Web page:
Strange Magnetic Bubbles at the Edge of the Solar System

Strange Magnetic Bubbles at the Edge of the Solar System

The two Voyager spacecraft have been traveling
away from Earth for more than 33 years and they are finally in the outer edge of the
solar system. This boundary is marked by the outer reaches of the sun’s magnetic field
and solar wind, which form an enormous expanse called the heliosphere. As the solar wind travels out from the sun,
it pushes against the galactic medium and abruptly slows down. This is called the termination
shock. Outside this is the heliosheath, where the solar wind slows to a stop and the magnetic
field is bent back by the ionized interstellar wind. The sun’s magnetic field spins opposite directions
on the north and south poles, creating a sheet where the two spins meet. This sheet gently
ripples as it travels outward and the ripples get bigger as they go. When this sheet reaches
the termination shock, it starts to compress, like water waves hitting a wall. The Voyager
spacecraft have now found that after the termination shock, these stacked-up ripples of magnetic
field form bubbles, shown here as a computer simulation. This discovery has prompted a complete revision
of what the heliosheath region looks like. The smooth streamlined look is gone, replaced
with a bubbly, frothy outer layer. This new layer also changes our understanding of how
extremely fast-moving particles called cosmic rays enter our solar system. When they arrive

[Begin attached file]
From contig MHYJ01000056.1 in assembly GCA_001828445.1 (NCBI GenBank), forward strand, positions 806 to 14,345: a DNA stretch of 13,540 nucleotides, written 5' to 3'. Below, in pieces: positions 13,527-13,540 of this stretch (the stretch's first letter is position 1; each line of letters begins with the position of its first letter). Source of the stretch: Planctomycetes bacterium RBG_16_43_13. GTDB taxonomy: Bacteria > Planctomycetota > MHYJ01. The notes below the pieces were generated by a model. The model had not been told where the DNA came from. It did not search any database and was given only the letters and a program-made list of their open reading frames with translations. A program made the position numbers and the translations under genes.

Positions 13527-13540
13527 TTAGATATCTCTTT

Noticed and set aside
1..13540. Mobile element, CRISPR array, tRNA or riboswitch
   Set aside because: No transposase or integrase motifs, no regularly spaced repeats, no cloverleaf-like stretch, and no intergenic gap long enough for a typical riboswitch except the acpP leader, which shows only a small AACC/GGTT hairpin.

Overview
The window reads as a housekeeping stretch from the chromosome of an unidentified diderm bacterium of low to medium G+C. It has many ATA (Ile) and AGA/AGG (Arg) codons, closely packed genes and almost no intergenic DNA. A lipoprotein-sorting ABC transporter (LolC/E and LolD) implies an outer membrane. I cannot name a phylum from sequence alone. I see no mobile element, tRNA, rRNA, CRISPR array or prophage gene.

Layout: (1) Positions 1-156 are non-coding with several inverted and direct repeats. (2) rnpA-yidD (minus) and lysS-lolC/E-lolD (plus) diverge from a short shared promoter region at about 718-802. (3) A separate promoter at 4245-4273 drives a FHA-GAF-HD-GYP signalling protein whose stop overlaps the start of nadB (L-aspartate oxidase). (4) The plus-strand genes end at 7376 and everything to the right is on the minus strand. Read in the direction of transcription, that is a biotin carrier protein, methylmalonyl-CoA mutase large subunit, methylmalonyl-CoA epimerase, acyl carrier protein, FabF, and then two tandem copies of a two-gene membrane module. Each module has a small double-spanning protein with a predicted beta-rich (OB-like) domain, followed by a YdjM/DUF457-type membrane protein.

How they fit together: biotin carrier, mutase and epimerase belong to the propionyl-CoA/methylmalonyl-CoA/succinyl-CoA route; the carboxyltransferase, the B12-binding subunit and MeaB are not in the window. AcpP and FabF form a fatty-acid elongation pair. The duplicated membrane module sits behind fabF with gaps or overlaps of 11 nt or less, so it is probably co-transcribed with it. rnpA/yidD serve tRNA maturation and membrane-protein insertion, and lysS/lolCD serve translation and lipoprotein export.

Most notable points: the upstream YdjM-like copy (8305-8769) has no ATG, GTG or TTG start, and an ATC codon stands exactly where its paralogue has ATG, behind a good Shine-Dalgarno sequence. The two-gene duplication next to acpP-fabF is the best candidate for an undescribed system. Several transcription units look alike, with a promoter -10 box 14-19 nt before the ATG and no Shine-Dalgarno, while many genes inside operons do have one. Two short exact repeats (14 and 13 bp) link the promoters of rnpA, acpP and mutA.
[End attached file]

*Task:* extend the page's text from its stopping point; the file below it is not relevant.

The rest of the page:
at the bubble region, they slowly move from bubble to bubble until they can reach smooth
magnetic field lines and follow them toward the sun. The nature of the bubble region explains why
Voyager II has been seeing variations in the number of energetic particles compared to
Voyager I. Because of its path, Voyager II has been passing in and out of the bubble
region. When it is in the region Voyager II sees many trapped cosmic rays and electrons.
When it is out of the region the spacecraft sees fewer. Even as the Voyagers answer questions about
our solar system, they raise others. For example, scientists aren’t clear yet how the bubbly
heliosheath is linked to the ribbon feature discovered by IBEX and Cassini. This ribbon
shows the emission of energetic particles and seems to indicate some interaction with
interstellar space. In the meantime, the Voyager spacecraft continue sending back data, and,
after three decades, they still have a unique perspective to offer about the universe we
live in.

2 thoughts on “Strange Magnetic Bubbles at the Edge of the Solar System

  1. Does any one see Electric universe model in here besides me. It’s about time we throw away the standard model and accept electromagnetic forces as the ruling forces of our universe.

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